According to Amazon’s help documentation, you can say things like “Play the album [album name] by [artist]” or “Play the song [song name] from the album [album name]” to play specific tracks (1).

Queue Up Songs

You can queue up songs on Amazon Music through Alexa voice commands to build a playlist of songs to listen to. Here are some examples of voice commands you can use:

To add the currently playing song to your queue, say “Alexa, add this to my queue.”

To add a specific song, say “Alexa, add ‘Happy’ by Pharrell Williams to my queue.”

To add an entire album, say “Alexa, add the album ‘Thriller’ by Michael Jackson to my queue.”

You can also add songs to your queue from the Amazon Music app by tapping the “…” icon next to any track, album, or playlist and selecting “Add to queue.” However, this functionality is not yet available through Alexa voice commands.

The queue allows you to line up songs or playlists to play sequentially after your current music finishes. It’s a useful way to customize your listening session without having to manually select each song.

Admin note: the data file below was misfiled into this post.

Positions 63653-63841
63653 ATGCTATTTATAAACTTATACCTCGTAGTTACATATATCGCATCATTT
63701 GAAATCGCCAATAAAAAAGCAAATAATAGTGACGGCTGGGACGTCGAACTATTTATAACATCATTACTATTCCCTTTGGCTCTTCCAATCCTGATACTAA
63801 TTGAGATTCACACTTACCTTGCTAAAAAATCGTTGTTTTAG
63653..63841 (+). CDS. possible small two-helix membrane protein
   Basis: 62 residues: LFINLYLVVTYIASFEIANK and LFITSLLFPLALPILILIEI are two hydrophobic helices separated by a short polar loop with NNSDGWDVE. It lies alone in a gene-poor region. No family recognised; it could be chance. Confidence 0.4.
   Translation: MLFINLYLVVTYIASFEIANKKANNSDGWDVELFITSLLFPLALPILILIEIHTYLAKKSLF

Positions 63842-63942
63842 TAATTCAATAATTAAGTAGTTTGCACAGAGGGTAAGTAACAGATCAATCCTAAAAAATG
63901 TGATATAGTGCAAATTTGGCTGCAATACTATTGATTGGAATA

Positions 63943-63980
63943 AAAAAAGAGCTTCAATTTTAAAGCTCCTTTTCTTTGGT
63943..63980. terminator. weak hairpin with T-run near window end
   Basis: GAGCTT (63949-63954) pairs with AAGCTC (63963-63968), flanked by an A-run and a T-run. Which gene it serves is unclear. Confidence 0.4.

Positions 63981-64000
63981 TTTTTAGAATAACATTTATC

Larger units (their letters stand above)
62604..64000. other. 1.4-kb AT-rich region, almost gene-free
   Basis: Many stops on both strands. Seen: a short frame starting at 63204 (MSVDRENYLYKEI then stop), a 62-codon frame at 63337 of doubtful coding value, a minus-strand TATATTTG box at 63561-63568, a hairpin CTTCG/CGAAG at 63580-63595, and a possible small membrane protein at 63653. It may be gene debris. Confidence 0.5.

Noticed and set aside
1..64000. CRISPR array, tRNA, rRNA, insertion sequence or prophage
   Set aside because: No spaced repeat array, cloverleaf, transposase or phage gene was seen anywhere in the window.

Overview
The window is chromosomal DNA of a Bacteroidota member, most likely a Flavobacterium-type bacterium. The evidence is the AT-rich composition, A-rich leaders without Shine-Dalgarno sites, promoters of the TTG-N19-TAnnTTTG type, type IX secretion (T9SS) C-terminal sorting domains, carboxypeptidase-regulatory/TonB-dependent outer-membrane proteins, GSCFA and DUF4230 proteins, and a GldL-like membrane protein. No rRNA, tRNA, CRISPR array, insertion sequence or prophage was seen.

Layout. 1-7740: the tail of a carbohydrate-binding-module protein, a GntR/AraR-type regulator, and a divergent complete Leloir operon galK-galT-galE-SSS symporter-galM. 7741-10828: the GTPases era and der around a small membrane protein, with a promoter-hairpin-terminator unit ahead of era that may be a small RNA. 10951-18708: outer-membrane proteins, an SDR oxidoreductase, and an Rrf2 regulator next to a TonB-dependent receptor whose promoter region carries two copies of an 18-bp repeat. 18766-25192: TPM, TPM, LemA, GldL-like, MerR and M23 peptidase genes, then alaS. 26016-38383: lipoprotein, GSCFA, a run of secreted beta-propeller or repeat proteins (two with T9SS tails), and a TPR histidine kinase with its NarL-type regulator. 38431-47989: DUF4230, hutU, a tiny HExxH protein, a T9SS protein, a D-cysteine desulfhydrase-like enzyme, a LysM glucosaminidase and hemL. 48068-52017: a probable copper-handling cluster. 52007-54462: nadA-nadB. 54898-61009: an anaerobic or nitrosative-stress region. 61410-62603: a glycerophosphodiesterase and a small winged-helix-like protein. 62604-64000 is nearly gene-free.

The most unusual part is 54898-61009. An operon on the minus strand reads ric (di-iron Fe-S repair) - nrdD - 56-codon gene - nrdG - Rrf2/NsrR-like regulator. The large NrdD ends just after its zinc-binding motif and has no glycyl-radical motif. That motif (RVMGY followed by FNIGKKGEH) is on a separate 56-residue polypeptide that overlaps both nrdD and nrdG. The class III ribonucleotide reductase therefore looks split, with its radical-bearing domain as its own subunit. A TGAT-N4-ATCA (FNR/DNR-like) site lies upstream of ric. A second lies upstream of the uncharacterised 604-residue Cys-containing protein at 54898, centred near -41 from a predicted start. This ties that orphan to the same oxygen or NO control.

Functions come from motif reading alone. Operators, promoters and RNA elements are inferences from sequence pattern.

Shuffle and Repeat

You can use voice commands with Alexa to easily shuffle songs or repeat playlists in Amazon Music. Here are some examples of voice commands you can use:

To shuffle songs in a playlist or album, say:

“Alexa, shuffle my ”

“Alexa, shuffle this ”

To shuffle songs by an artist, say:

“Alexa, shuffle songs by [artist name]”

To shuffle all your music, say:

“Alexa, shuffle my music”

To repeat the current song, say:

“Alexa, loop this”

“Alexa, repeat this song”

To repeat the current playlist, say:

“Alexa, loop this playlist”

“Alexa, repeat this playlist”

The shuffle and repeat modes will stay on until you turn them off. To turn off shuffling, say “Alexa, turn off shuffle.” To turn off repeating, say “Alexa, turn off repeat.”

Search for Music

One of the most useful voice commands for Amazon Music is searching for songs, artists, genres, or playlists. With Alexa voice search, you can quickly find the music you want to hear without having manually browse or type searches.